“In addition to using words like ‘many’ or ‘most’ instead of ‘all,’ it’s important not to assume things like orientation,” Ravine says. “Whether it’s in the conversations you’re having or the books you’re reading, make sure a number of orientations and family structures are represented from an early age. I’ve met kids who went years without saying anything to their parents about their orientation or identity because they were confused about how it would go. Their parents were supportive, but since they never had the conversations early on, the kids were unsure.”
Cordiano explains, “Instead of sexual identity or preference assumptions, affirm to kids that adolescence is not necessarily when every person arrives at a full understanding of who they are and what they like.This may be an ongoing part of their identity formation, and it’s healthy and normal for them to have more questions than answers at this stage of the game.”
How to talk to kids about sex at any age
According to Schapiro, this is when kids learn about their different body parts. “When a child is a toddler, it’s helpful for them to learn the names of body parts,” she explains. “It can also be helpful to talk about the functions of those body parts, such as using the bathroom. Another great thing about talking about sex with your child from early on is talking about setting boundaries around nudity and where it is OK to be nude and where it’s not, such as in public.”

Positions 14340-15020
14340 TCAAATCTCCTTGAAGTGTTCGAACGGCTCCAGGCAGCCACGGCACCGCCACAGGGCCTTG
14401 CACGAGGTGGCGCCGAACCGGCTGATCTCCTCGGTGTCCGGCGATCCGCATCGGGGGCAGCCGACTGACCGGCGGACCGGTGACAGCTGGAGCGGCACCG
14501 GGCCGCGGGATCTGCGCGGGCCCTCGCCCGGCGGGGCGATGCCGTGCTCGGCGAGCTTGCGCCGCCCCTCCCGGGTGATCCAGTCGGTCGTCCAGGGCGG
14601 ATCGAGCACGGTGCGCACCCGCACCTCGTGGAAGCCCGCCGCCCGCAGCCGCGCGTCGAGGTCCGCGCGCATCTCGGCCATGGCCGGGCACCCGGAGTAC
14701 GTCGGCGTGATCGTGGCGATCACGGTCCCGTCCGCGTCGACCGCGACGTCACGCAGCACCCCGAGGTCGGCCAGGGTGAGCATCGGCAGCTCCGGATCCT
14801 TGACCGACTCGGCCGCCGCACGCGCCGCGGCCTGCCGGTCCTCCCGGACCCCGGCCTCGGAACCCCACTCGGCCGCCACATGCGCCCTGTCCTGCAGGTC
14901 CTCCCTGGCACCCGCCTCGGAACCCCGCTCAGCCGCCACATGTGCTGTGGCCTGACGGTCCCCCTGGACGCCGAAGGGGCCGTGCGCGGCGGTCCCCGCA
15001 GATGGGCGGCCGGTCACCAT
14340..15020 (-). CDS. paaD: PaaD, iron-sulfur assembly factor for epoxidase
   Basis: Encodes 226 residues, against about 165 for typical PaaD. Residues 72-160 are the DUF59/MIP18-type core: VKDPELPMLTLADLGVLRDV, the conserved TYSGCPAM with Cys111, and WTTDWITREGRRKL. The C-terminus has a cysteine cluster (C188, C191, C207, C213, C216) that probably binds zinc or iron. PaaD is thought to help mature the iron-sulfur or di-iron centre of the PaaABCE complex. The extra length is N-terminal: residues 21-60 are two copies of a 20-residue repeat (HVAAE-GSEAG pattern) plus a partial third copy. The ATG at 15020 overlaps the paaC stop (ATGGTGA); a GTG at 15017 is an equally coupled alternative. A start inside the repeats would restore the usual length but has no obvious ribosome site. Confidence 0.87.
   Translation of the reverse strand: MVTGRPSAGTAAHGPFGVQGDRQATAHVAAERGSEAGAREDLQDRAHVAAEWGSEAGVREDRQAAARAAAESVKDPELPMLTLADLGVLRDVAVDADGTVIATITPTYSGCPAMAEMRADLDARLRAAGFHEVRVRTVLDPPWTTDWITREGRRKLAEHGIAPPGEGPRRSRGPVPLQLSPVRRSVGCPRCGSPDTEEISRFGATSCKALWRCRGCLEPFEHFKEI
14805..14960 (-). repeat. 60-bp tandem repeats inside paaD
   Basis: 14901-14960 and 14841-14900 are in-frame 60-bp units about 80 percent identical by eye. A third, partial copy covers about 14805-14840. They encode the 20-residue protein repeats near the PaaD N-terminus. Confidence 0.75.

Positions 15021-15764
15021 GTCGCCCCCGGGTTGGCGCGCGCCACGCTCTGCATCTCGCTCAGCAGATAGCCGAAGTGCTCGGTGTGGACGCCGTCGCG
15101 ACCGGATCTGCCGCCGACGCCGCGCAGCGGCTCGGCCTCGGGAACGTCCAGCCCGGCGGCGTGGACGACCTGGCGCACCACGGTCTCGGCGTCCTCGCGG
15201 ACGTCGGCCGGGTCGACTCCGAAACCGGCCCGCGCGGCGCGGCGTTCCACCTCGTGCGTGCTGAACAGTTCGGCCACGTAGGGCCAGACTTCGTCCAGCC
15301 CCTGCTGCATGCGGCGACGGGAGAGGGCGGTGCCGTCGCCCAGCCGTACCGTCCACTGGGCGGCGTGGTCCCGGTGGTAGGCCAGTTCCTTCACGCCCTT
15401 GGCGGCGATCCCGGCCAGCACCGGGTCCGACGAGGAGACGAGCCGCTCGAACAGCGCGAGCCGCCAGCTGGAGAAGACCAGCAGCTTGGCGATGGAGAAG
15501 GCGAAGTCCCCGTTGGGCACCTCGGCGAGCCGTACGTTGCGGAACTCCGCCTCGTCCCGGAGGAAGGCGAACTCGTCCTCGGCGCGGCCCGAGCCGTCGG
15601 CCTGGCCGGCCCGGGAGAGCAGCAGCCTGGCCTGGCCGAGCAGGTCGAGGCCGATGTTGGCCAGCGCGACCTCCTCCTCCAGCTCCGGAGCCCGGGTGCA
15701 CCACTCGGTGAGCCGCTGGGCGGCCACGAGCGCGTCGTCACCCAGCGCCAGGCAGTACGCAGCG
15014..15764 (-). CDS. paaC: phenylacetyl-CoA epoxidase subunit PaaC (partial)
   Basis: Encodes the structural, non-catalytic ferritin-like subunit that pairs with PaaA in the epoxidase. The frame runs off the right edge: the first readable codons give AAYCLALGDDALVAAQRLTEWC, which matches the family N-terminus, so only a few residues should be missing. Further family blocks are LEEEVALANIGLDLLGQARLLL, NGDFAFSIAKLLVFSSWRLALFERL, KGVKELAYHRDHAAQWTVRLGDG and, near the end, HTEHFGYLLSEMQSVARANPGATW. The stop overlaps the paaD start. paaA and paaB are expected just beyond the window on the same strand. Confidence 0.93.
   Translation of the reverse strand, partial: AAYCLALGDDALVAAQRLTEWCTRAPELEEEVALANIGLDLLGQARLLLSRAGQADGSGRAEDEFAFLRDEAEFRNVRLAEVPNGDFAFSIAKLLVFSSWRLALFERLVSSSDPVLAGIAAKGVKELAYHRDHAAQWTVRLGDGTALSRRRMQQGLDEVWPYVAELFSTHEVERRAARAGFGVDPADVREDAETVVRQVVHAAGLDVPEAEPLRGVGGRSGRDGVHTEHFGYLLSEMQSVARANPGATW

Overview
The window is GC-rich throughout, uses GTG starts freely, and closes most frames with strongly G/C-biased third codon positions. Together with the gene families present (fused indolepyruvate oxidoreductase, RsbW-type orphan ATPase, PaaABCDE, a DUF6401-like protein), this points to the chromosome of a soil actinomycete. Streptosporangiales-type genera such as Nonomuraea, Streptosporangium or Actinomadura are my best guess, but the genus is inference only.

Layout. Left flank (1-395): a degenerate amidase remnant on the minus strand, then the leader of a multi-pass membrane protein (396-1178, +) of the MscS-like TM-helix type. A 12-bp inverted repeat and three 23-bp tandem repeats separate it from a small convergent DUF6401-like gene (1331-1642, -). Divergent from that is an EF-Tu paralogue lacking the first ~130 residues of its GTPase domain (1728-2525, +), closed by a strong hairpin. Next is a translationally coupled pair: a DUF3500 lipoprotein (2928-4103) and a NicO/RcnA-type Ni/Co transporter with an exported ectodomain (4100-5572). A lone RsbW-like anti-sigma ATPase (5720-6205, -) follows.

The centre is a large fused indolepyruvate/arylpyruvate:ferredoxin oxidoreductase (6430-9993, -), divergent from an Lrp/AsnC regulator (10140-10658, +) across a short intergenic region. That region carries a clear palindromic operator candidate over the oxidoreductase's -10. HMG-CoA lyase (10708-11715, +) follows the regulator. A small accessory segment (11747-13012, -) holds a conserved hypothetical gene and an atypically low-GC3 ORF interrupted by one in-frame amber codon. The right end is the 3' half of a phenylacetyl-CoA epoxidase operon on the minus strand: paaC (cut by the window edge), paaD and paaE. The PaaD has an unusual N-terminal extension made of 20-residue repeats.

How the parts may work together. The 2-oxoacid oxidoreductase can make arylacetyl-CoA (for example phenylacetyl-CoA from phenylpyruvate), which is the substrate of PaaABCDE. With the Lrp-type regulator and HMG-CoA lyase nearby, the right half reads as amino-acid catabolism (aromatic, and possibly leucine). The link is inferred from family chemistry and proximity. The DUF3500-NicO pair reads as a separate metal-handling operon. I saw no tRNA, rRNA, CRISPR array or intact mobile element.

From ages 2 to 5, it’s good to talk about the privacy of the body parts they previously learned about, as well as others’ privacy with their body parts. “This is also a great age to teach kids they are the boss of their body, and they have a say in who touches their body,” Schapiro says. “An example of this is giving hugs. A child does not have to give someone else a hug and should learn that not everyone wants a hug. Kids should know when it is OK or not OK to give others hugs based on the other person’s comfort level.”
If your preschooler has the habit of touching their private parts, Ravine says to ignore it at this point. “It’s a form of self-soothing,” she says, but adds that, as they get older and depending on how often they’re out of the house, it’s a good idea to explain to them where and when it’s appropriate to do so.
“Normalize that some parts of our body may feel good when touched at this age,” says Schapiro. “Also, explain that it is a private experience.”
Ravine adds, “Masturbation isn’t always covered in school sex programs. And it leaves children wondering if it’s bad or OK. We want them to know that, yes, it’s private, but it’s totally normal.”